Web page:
Laura Davies can't help swinging for the fences...and the cart paths and the galleries. Her Ruthian drives are the talk of the tour. If the 30-year-old Englishwoman played baseball instead of golf, she would be batting .385 right now. That's five for 13, as in five wins in the most recent 13 tournaments she has played worldwide, including the last two in a row, the Sara Lee Classic in Old Hickory, Tenn., and last week's McDonald's LPGA Championship in Wilmington, Del.
"People want to see you have a go," says Davies when asked about the fans who turn out to watch her launch golf balls into suborbital space. "I reckon that's why they come out." She reckons right. Davies may not be the LPGA tour's most accurate driver—she hates laying up—but she is certainly its longest and most prodigiously talented.
That fact was driven home, and driven all over the 6,386-yard Du Pont Country Club course in Wilmington, during the final round on Sunday. Davies, who began the day tied for the lead with Meg Mallon at two under par, played the front nine one over to fall a shot behind a fired-up Patty Sheehan. Not to worry. Davies launched a 315-yard tee shot on the par-5 11th, which she birdied before shaving three more strokes off par at 12, 14 and 15. She accomplished this despite hitting four cart paths along the way, necessitating creative approach shots over ditches, trees and awestruck galleries. Also awestruck was Davies's playing partner, Mallon, who raised her arms in a victory salute as Davies parred out on 18 to win her second career major, with a five-under 279. Alice Ritzman, the 16-year tour veteran who is still looking for her first LPGA win after finishing three strokes behind Davies in second place, said after the round, "Laura just likes to go out and hit it and find it and hit it again. Her length and touch are an awesome combination."
The soft-spoken but dry-witted Davies takes all the adulation in stride. "In golf you're either meant to win or not," she says nonchalantly, though she admits that if she could figure out exactly why her game is now in such high gear, she would "probably bottle it and sell it."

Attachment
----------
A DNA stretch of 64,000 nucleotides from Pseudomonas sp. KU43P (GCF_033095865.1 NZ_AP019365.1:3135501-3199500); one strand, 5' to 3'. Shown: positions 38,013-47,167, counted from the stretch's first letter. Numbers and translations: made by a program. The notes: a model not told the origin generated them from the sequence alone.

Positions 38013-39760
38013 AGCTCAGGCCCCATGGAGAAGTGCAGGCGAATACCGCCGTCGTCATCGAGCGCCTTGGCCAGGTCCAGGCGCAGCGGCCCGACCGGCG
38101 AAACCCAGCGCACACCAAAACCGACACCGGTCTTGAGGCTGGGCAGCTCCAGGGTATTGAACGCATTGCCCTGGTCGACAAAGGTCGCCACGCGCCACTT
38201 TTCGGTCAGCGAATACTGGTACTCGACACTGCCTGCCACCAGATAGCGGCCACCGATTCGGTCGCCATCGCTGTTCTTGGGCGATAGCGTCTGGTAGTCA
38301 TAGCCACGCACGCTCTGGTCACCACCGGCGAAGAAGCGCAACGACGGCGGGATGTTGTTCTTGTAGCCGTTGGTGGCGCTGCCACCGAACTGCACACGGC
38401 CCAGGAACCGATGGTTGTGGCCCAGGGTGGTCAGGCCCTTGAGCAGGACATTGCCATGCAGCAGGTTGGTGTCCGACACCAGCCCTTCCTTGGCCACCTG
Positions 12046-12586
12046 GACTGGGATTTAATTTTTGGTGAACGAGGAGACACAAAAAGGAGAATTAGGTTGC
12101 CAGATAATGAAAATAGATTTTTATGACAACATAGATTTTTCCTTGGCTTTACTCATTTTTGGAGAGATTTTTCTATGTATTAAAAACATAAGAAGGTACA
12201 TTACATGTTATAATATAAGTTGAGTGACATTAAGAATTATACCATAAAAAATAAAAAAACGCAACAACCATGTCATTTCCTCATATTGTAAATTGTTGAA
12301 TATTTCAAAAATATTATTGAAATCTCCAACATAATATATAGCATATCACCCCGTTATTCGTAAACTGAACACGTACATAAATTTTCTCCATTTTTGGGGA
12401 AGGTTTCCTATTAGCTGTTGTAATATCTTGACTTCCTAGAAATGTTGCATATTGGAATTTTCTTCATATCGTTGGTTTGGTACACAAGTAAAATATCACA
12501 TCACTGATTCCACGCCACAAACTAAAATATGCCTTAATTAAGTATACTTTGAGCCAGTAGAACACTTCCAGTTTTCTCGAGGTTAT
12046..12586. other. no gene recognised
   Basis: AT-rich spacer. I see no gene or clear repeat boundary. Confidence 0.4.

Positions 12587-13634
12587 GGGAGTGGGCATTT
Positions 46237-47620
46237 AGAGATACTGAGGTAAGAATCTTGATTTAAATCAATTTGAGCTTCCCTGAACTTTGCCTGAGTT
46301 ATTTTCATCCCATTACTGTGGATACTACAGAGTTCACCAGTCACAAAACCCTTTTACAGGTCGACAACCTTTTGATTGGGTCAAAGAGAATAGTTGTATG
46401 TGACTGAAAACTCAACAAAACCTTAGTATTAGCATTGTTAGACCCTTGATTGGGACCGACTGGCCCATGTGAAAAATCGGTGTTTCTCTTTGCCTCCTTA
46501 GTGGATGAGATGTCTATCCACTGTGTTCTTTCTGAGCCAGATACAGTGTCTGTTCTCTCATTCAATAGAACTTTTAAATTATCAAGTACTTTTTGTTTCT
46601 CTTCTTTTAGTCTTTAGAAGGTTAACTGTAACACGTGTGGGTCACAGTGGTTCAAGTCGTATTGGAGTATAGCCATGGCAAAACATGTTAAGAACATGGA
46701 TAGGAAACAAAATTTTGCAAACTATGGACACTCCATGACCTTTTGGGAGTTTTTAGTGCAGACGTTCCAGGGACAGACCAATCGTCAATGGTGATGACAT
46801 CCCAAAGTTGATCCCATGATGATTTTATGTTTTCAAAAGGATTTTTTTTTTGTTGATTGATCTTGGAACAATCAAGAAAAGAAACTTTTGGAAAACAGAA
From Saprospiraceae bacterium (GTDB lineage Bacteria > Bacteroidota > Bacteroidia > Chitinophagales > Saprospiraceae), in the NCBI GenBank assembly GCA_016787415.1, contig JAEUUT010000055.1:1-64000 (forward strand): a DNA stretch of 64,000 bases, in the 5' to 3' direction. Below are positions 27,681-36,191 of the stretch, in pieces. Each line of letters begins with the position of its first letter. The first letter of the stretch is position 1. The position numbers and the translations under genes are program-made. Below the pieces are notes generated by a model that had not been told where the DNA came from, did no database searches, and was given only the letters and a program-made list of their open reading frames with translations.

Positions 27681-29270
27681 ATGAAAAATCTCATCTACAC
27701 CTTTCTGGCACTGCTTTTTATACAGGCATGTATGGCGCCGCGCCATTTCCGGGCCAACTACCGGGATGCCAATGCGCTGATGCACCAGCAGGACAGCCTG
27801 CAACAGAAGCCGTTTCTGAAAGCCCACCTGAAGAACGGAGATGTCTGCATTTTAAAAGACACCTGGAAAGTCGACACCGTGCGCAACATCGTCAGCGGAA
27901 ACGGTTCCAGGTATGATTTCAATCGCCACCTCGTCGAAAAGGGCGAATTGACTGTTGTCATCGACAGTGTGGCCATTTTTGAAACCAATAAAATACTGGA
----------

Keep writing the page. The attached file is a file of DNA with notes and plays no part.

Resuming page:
But not bet it. Davies, an inveterate gambler who owns a racing greyhound, made a few forays to Atlantic City during the tournament in Wilmington. But she says she doesn't wager on golf, never mind that she has become one of golf's sure bets. With Sunday's victory she leads the tour this year in earnings ($467,628), scoring average (70.37), top-10 finishes (six) and victories (three). Only a third of the way into the '94 season, she's running away from the pack for Player of the Year honors. When Davies says, "Golf is a gamble," she can't be referring to her own game. Her caddie, Mark Fulcher, agrees. "Laura," he says, "is a very, very special player."
Davies began playing golf seriously at the age of 13. Following a notable amateur career, which included play on the 1984 British Isles' Curtis Cup team, she turned pro in 1985 and led the European tour in earnings the next two seasons. Davies was granted an automatic LPGA membership in 1987 several months after winning the U.S. Women's Open, only the fourth tournament she had played in this country. She became the "next great player" and now appears to have reached her potential. As LPGA commissioner Charles Mechem Jr. presented the championship trophy to Davies on Sunday, he called her "the greatest female golfer in the world."
For her part, Davies says she's merely "anxious to see what I will do next." So is everyone else.
The LPGA champ has blasted her way to the top of the charts.